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Is it a logical fallacy to discredit a conclusion because proponents of the said conclusion disagree with one another as to what are valid arguments for that conclusion?

If so, what is the name for this fallacy?

Example:

Person A: The sky is blue because the atmosphere refracts blue light waves differently than other colors.

Person B: No, the sky is blue because the atmosphere is made of smurf-ghosts.

Person C: Since there is disagreement between Person A and B, the argument that the sky is blue is weak.

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    "If they disagree, neither of them has a good argument" is such a specific false conditional I'm tempted to just call it an informal fallacy (i.e. a false premise rather than a logically invalid premises-to-conclusion path); but if this example has a name, fair enough.
    – J.G.
    Commented Apr 16, 2022 at 16:31
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    Generally the person who rejects a conclusion or arrives at a bad conclusion with no justification has made an error in reasoning. In this case the two people in your example are not committing the fallacy. People jumping to the conclusion the argument is weak or perhaps there is no answer to the topic is common. People do exactly that with Philosophy. Philosophers disagree about everything thing so Philiosophy has no answers & useless. One fallacy is non sequitur. There could be others as well.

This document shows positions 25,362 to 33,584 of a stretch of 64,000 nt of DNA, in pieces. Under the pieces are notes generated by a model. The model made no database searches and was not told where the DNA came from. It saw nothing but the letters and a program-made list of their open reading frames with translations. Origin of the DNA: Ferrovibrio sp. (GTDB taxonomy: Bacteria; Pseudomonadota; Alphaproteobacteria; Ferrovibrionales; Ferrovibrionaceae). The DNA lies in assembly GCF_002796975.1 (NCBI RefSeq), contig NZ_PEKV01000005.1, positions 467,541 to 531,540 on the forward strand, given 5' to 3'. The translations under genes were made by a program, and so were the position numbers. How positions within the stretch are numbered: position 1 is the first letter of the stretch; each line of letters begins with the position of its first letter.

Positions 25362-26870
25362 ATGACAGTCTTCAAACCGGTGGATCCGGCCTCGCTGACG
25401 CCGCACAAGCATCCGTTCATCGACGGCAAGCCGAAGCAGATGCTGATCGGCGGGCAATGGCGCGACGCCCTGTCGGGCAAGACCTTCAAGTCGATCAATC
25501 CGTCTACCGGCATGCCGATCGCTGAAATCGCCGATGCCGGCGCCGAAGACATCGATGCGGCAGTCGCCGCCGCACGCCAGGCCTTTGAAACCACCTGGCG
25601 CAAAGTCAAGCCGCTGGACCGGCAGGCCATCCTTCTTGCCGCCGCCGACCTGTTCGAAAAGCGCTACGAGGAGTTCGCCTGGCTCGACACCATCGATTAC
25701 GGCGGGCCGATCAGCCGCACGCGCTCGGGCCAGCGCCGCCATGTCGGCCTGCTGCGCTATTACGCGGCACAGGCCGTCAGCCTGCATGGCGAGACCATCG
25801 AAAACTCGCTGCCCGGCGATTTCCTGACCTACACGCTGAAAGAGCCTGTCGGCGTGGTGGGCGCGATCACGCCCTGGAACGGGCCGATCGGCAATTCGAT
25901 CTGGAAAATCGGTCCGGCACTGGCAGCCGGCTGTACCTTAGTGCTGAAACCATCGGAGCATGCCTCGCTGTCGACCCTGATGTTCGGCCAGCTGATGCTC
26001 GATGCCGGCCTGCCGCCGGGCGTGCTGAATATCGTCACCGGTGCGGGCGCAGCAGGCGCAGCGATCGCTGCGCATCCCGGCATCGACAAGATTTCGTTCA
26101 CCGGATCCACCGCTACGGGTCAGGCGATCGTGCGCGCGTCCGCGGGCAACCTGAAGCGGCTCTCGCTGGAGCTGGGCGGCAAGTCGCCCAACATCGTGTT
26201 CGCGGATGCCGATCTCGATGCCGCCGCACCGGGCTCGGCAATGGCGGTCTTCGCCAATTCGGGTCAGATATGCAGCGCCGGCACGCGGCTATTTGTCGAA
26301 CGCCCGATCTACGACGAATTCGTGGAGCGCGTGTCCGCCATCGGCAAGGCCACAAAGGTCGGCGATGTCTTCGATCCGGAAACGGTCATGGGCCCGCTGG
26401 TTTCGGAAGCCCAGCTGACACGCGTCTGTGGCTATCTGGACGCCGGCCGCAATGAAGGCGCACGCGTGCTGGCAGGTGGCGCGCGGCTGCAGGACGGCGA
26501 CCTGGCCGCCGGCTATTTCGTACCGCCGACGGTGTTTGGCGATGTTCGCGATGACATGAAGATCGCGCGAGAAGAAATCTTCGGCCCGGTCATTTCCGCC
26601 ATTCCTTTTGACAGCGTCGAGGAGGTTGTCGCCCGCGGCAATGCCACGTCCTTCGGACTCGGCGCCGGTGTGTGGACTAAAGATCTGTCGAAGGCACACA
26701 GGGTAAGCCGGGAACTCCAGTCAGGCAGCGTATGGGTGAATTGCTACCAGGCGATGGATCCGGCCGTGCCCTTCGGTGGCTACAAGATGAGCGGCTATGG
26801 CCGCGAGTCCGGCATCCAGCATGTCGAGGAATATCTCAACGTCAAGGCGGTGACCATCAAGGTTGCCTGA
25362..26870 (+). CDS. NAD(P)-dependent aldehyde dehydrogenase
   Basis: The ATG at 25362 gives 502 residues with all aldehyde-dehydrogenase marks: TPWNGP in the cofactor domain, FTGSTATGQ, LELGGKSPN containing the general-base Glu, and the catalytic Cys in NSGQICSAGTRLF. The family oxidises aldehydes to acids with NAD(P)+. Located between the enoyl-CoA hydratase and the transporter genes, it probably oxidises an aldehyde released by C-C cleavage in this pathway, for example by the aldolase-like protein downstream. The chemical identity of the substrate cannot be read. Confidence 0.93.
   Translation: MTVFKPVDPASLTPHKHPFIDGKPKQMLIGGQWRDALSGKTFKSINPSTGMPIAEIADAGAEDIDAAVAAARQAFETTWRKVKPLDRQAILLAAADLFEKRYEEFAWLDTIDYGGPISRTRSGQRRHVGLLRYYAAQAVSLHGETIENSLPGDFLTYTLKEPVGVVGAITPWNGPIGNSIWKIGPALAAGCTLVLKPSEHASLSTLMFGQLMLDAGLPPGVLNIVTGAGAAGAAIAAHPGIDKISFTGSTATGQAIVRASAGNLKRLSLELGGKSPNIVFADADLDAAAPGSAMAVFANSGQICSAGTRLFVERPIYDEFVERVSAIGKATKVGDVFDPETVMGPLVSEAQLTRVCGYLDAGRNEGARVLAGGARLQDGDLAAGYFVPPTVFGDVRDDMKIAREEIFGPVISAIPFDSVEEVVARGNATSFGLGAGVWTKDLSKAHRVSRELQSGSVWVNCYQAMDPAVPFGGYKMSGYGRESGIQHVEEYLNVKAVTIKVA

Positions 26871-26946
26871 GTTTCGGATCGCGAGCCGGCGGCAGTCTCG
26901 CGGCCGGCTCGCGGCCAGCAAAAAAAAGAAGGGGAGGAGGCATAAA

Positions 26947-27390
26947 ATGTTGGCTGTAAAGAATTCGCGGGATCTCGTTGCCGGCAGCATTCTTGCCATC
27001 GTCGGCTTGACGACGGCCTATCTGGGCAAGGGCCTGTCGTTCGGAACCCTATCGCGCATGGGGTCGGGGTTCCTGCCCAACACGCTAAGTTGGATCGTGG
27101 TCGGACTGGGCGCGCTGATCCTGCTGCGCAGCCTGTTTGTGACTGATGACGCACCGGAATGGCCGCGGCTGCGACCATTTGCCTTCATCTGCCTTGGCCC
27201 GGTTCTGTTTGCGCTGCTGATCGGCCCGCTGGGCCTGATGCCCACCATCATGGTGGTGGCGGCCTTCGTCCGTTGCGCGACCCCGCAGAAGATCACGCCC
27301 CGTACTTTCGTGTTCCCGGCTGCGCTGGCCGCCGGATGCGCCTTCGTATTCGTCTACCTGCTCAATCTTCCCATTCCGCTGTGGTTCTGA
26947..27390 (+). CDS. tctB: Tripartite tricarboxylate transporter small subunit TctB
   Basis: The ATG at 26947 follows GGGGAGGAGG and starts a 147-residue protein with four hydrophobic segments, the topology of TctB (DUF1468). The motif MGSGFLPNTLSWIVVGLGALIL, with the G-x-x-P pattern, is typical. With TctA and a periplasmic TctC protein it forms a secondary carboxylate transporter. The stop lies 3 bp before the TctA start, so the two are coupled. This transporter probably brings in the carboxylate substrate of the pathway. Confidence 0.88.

– Logikal
    Commented Apr 16, 2022 at 20:55

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Answer

I would say no based on the exact wording. If two expert witness have different arguments to get to a conclusion, then it may very well be that the argument to get the conclusion is weak. It would absolutely be a fallacy if instead of...

the argument that the sky is blue is weak.

you were to have written

the sky is not blue.

And this is because the nature of a fallacy. A fallacy is an argument, at least one explicit premise leads to a faulty conclusion. Obviously if two experts have differing claims as to why the sky is blue, then to conclude the sky isn't blue would be specious. But, if one defines a "weak argument" as argument that fails to persuade, then to have two experts who cannot persuade each other seems to confirm that both arguments are somehow weak. In fact, the less agreement there is among experts about the why, the more evidence accumulates that no argument is strong.

Remember, as written, the claim of person C has nothing to do with the color of the sky, but rather the strength of the arguments. If we were to reformulate from C's perspective, to get to C's conclusion, it would be more along the lines of:

P1. Expert A's argument does not convince expert B.
P2. Expert B's argument does not convince expert A.
C. The argument to get to the conclusion shared by A and B is weak.

In fact, I would say not only is C not engaging in fallacy, but that C is making the start of a compelling argument.

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